Optimising your accounts receivable

It's sensible to start with the flow of money into your business. This comes down to a simple rule – ensure you get paid promptly for the goods or services your business provides.


It's sensible to start with the flow of money into your business. This comes down to a simple rule – ensure you get paid promptly for the goods or services your business provides.

However, simple rules aren't always so simple to put into practice. There are many possible reasons why your customers may be dragging their feet in paying you.

Understanding those reasons will help you find ways to reduce the time it takes for them to pay you.

Why aren’t invoices paid on time?

The causes of late invoice payment can be broken down into two main categories – internal causes that come from within your business, and external causes. The internal causes are directly under your control; the external ones less so, but you can still influence them.

Internal causes include:

  • failure to invoice promptly
  • failure to include all necessary details on invoices
  • failure to invoice at specific milestones on larger projects
  • failure to invoice for necessary materials and other items up-front where possible
  • failure to account for time and materials in full
  • failure to negotiate – and enforce – strict payment terms
  • failure to confirm receipt of invoice (by phone, for example)
  • failure to send invoices electronically, risking them being lost in the post
  • failure to run regular ageing reports to keep tabs on late payers
  • failure to chase late payment early and effectively

External causes include:

  • delays in processing invoices manually
  • cash flow problems resulting in delayed payment to suppliers
  • mistakes when entering payment details (less likely with e-invoices)
  • multiple payment sign-offs required from several people
  • deliberate non-payment to boost cash flow (unethical but it does happen)
  • customers going out of business or suffering financial problems

“We tend to find it's the larger companies that tend not to pay on time. There's always a chain – the SMEs do the work and think they'll have regular income, but it ends up taking 90 days. That hasn't improved, especially in the construction industry.” - Alex Falcon Huerta of Soaring Falcon

Late payment culture

If you're suffering from problems with accounts receivable, it may be reassuring to know that your business is not alone. The scale of the problem is huge and affects small business around the world. Just 42% of invoices are paid on time in Europe and Xero research found that poor cash flow is responsible for almost half of small business insolvencies in Australia.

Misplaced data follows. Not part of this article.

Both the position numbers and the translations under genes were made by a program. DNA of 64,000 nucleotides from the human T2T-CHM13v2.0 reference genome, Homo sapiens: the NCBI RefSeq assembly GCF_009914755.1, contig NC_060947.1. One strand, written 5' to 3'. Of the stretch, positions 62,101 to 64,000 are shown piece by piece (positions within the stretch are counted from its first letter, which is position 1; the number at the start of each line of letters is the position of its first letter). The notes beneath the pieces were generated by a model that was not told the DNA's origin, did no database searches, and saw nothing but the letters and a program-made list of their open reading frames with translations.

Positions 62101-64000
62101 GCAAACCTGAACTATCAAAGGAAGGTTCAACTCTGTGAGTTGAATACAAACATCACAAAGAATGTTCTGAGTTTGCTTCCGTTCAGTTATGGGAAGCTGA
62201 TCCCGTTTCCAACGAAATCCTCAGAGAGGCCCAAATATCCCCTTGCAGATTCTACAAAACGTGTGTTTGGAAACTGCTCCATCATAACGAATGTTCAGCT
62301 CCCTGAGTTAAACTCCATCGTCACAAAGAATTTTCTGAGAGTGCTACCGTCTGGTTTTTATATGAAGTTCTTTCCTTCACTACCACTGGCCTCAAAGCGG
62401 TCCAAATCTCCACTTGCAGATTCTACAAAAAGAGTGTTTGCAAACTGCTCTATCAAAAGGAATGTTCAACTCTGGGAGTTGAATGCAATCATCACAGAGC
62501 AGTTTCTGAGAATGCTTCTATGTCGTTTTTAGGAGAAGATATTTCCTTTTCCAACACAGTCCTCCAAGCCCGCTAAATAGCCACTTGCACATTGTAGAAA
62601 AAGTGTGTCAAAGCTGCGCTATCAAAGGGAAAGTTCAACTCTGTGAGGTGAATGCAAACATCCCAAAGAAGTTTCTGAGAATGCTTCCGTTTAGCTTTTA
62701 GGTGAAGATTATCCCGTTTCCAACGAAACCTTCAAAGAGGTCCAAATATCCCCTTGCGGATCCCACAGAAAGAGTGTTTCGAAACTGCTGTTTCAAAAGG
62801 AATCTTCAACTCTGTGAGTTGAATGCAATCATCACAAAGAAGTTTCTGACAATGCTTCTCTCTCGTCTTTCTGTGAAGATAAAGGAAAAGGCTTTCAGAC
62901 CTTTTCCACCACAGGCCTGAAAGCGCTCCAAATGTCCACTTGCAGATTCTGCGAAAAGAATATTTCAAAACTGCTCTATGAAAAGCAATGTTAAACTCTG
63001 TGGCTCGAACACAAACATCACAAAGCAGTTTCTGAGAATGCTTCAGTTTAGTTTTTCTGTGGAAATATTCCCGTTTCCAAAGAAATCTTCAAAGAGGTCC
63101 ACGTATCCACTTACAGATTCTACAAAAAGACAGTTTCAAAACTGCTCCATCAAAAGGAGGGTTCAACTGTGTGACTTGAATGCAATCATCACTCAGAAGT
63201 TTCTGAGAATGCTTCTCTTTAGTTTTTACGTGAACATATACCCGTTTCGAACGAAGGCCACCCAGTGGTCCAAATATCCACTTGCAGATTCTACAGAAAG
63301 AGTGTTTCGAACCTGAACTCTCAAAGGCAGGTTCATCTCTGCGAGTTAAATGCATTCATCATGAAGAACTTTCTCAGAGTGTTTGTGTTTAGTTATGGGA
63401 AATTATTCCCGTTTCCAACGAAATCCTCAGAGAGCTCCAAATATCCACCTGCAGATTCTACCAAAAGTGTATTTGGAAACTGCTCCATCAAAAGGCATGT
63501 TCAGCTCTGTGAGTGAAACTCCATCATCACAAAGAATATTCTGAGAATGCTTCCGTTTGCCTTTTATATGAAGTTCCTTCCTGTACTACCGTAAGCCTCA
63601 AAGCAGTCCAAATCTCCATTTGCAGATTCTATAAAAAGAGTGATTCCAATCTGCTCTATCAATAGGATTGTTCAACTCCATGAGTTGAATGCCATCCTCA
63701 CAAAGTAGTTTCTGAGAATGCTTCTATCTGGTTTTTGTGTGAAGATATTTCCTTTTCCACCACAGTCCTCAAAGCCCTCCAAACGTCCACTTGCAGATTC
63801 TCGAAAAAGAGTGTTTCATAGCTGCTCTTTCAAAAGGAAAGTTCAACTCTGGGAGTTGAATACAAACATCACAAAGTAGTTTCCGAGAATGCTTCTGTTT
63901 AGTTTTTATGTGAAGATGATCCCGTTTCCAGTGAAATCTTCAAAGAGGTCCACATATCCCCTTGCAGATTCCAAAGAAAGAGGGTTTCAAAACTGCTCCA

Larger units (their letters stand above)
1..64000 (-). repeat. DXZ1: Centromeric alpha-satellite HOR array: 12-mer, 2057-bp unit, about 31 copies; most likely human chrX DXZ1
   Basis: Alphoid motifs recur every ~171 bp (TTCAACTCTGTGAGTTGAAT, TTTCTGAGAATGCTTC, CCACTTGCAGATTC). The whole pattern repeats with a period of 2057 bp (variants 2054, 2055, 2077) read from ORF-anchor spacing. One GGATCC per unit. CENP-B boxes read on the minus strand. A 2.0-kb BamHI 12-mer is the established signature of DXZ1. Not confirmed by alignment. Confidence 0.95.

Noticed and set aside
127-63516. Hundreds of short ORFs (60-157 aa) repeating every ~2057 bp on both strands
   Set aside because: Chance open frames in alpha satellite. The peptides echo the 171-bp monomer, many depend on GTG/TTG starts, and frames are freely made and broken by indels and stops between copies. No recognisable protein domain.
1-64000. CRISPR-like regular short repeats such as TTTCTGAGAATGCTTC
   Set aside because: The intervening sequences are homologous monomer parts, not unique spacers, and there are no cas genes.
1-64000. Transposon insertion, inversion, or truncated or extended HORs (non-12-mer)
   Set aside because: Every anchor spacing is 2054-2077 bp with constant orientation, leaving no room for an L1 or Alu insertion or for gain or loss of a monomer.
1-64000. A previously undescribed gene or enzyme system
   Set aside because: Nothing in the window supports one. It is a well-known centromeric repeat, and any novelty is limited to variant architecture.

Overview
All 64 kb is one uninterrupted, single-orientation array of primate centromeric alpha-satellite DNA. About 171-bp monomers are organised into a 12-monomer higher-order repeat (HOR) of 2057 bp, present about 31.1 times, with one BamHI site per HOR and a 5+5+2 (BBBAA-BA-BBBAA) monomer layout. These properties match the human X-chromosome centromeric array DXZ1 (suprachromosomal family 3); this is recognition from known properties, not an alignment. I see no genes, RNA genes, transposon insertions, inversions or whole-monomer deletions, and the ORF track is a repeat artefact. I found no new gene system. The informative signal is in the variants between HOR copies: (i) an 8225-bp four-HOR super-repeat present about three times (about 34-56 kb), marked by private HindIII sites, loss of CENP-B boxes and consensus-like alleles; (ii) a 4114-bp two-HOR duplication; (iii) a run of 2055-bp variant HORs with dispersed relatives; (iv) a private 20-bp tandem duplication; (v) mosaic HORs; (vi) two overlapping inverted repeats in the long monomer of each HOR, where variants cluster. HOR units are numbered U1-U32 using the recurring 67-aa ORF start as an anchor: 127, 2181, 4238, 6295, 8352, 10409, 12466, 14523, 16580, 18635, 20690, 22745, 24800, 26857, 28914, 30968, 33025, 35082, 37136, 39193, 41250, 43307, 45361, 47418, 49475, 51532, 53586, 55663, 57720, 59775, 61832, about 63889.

“Currently the working capital cycle is under pressure from both sides. Suppliers are looking for earlier payment to deal with their own funding or cash flow issues and customers that are taking credit seem to be taking longer to pay. I was discussing this issue with a business in the fashion sector with a customer that has just extended their payment terms from 90 to 130 days. This puts huge pressure on the business as they are significant customer to the business that they would not want to lose. This extended credit period can't be negotiated with suppliers so their working capital cycle is now 40 days longer!” - Bobby Lane, Partner at Blick Rothenberg

Despite a huge amount of awareness and some government initiatives around the world, it takes time for this kind of culture to turn around. That is, for businesses to understand that they need to pay each other – especially smaller ones – faster so that their suppliers don't go under. But time is the one thing smaller businesses don't have, at least not when it comes to cash flow. So it's important to do everything you can to encourage your customers to pay you, and fast.

So, how can you optimise your accounts receivable and make sure you get paid on time?

Make it easy for your customers to pay you

 

If you can make it easier for your customers to pay you faster, your cash flow will improve. So that should be your goal. One way in which you can achieve this is by offering your customers a different method of payment, one that removes the requirement for them to do anything in order to pay you.

This is the big difference between 'push' payments and 'pull' payments. A 'push' payment method is one in which the customer has to actively make the payment happen, for example by making an online banking transaction. A 'pull' payment method is when the provider of goods or services can take money directly from the customer on a pre-approved basis.

Direct Debit is an example of a 'pull' payment method, and providers like GoCardless make it easy for you to get set up and start taking payments. Once authorised, you can take payments from customers whenever payment is due, without waiting for their own internal accounting processes. This alone can cut your invoice payment times dramatically.